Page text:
People of SU

Training for Real

Written by Andrew Binion

November 7, 2023

DJ Traina, creator of an advanced medical manikin

Image credit: Yosef Kalinko

DJ Traina, ‘18, merged his passions for engineering and art in a unique career designing and building advanced medical simulators to train medical responders from far away battlefields to the streets of King County. 

With one hand on the back of a patient’s skull—about the same heft as a bowling ball—the Seattle Fire Department paramedic’s other hand held an intubation device, called a video laryngoscope, probing for the right angle to guide it down the patient’s trachea to pump air into their lungs. 

“Until you grow a third arm, you want this hand free,” says a fellow paramedic, conducting the training and advising on how best to perform the life-saving procedure. 

The “patient” in this training scenario isn’t human, but rather a state-of-the-art training manikin called the Advanced Joint Airway Management System, or AJAMS, one of just 12 in existence, six male and six female, created by Seattle University engineering graduate DJ Traina, ’18. 

This manikin no dummy meant to model clothes at a department store. In fact, the “patient” is actually a cutting edge, advanced computer powered by a lithium battery and controlled with a tablet, inhabiting a high-tech torso made to look, feel, moan and struggle like a real human unable to breathe. First envisioned to ready combat medics for the chaos of a battlefield, the AJAMS have been conscripted locally as a training tool for paramedics. 

The room across the street from Harborview Medical Center’s emergency department is quiet except for the calm voices of the paramedics, members of Seattle Fire/ Medic One, a highly trained cadre of paramedics.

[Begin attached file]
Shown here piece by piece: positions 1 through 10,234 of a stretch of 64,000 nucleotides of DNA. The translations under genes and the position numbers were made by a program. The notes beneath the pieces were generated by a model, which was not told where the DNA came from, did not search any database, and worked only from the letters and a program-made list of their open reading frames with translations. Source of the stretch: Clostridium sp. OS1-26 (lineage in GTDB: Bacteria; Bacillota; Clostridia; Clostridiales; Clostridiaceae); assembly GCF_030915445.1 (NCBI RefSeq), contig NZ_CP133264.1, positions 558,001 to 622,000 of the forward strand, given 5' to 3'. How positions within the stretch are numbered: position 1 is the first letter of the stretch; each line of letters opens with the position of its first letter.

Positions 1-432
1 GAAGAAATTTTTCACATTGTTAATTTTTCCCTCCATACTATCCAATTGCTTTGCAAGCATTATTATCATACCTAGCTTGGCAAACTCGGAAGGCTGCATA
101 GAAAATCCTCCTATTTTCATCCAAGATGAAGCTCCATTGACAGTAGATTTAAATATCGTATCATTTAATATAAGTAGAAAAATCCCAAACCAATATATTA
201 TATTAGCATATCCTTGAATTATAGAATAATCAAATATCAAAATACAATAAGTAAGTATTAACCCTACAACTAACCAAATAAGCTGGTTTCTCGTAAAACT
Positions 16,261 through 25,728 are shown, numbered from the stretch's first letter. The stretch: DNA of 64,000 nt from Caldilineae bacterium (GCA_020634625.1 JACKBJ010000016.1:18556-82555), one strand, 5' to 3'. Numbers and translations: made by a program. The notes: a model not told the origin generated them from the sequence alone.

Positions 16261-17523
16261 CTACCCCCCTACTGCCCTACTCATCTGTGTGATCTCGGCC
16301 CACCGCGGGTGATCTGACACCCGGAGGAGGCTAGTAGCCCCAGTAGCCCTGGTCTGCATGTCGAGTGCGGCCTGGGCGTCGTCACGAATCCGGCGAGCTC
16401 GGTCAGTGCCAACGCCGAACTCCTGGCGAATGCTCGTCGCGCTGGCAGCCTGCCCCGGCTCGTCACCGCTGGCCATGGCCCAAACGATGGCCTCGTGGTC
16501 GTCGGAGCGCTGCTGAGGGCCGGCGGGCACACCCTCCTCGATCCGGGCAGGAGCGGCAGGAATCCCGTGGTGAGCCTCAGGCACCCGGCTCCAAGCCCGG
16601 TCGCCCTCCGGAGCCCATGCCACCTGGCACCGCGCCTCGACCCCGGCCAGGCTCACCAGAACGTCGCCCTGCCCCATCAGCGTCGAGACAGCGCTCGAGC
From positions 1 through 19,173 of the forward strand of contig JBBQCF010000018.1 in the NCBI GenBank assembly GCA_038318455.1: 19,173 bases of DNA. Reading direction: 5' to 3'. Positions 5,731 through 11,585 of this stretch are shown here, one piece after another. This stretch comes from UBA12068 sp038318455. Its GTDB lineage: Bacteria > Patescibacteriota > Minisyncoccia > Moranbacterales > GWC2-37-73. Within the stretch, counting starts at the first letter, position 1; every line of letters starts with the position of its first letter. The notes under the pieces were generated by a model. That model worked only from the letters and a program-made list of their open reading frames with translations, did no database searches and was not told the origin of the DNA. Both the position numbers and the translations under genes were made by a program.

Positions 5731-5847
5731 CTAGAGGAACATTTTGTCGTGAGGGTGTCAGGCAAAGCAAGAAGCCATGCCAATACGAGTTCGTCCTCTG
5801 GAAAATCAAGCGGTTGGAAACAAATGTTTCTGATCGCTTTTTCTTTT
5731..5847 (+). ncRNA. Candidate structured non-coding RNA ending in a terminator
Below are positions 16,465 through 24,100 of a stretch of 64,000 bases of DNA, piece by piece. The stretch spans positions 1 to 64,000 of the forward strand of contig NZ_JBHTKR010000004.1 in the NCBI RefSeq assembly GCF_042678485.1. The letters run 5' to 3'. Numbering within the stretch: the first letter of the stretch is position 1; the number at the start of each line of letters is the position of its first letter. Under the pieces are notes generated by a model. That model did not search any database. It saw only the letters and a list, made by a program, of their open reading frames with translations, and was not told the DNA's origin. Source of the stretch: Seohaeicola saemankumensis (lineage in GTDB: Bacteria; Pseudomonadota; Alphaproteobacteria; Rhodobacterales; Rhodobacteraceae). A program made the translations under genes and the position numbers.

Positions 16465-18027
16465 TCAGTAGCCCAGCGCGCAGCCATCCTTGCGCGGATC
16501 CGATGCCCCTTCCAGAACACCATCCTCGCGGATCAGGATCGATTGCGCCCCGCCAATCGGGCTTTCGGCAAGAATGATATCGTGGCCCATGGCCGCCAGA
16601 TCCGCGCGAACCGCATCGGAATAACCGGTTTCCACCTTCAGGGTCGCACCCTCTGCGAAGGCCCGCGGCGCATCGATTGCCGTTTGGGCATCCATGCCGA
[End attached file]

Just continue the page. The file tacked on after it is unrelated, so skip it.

Standing nearby, eyes fixed on the action, is Traina, who led the visual and mechanical design and assembly of the advanced prototype. As its maker he compares it to a 1,200-piece jigsaw puzzle, which took about nine months to complete the first model, with the puzzle pieces being nuts, bolts, steel and silicone. 

Later, when reflecting on what goes through his mind while watching paramedics training to save lives with his creation, he says there are two modes of thought occurring, almost simultaneously. 

“First, it’s ‘What can I learn to apply to this or future designs?’” Traina says. “Second, is a mutual admiration of what paramedics do and how we can help them help us.” 

By themselves, naked of limbs and flesh and stripped down to the “chassis,” the manikins can be as unsettling to behold as the endoskeleton of the cyborg from Terminator. They are meant to be outfitted with modular skin and limbs to add different capabilities based on what is being trained that day. They are even outfitted with replaceable patches of faux flesh that mimics human tissue that bleeds when cut. 

Keeping it Real 

Traina’s backstory reveals a unique skill set developed as a mechanical engineering undergrad at SU, closing the gap between the wizardry of theater and the miracle of medical science, leading directly to the unique job he landed after graduating in 2018.

“It bridges all the things I’m really interested in,” he says of his role as a simulation scientist and senior mechanical design engineer for the Center for Research in Education and Simulation Technologies, or CREST, at the UW Medical Center. “Making things that combine engineering, art, medicine.” 

“I had no idea that this was even a thing five years ago until I stepped in the lab for the first time,” he adds. 

The backstory of AJAMS comes from combat medics—many of them men—and starts when the military discovered that many male medics were hesitating when treating female soldiers who had sustained chest wounds in combat. 

“Historically there have not been a lot of anatomically correct female trainers on the market,” Traina says. “Often, companies have started with a male model and ‘retrofitted’ the manikin for female anatomy.” 

From the start, AJAMS were designed with patient-specific imaging of both men and women to make it as anatomically correct as possible. 

Starting with a female model also provided an additional engineering benefit. 

“We knew that if we could fit all of the components into the smaller frame of the female, then the systems integration into the male would be much simpler than the other way around,” Traina says.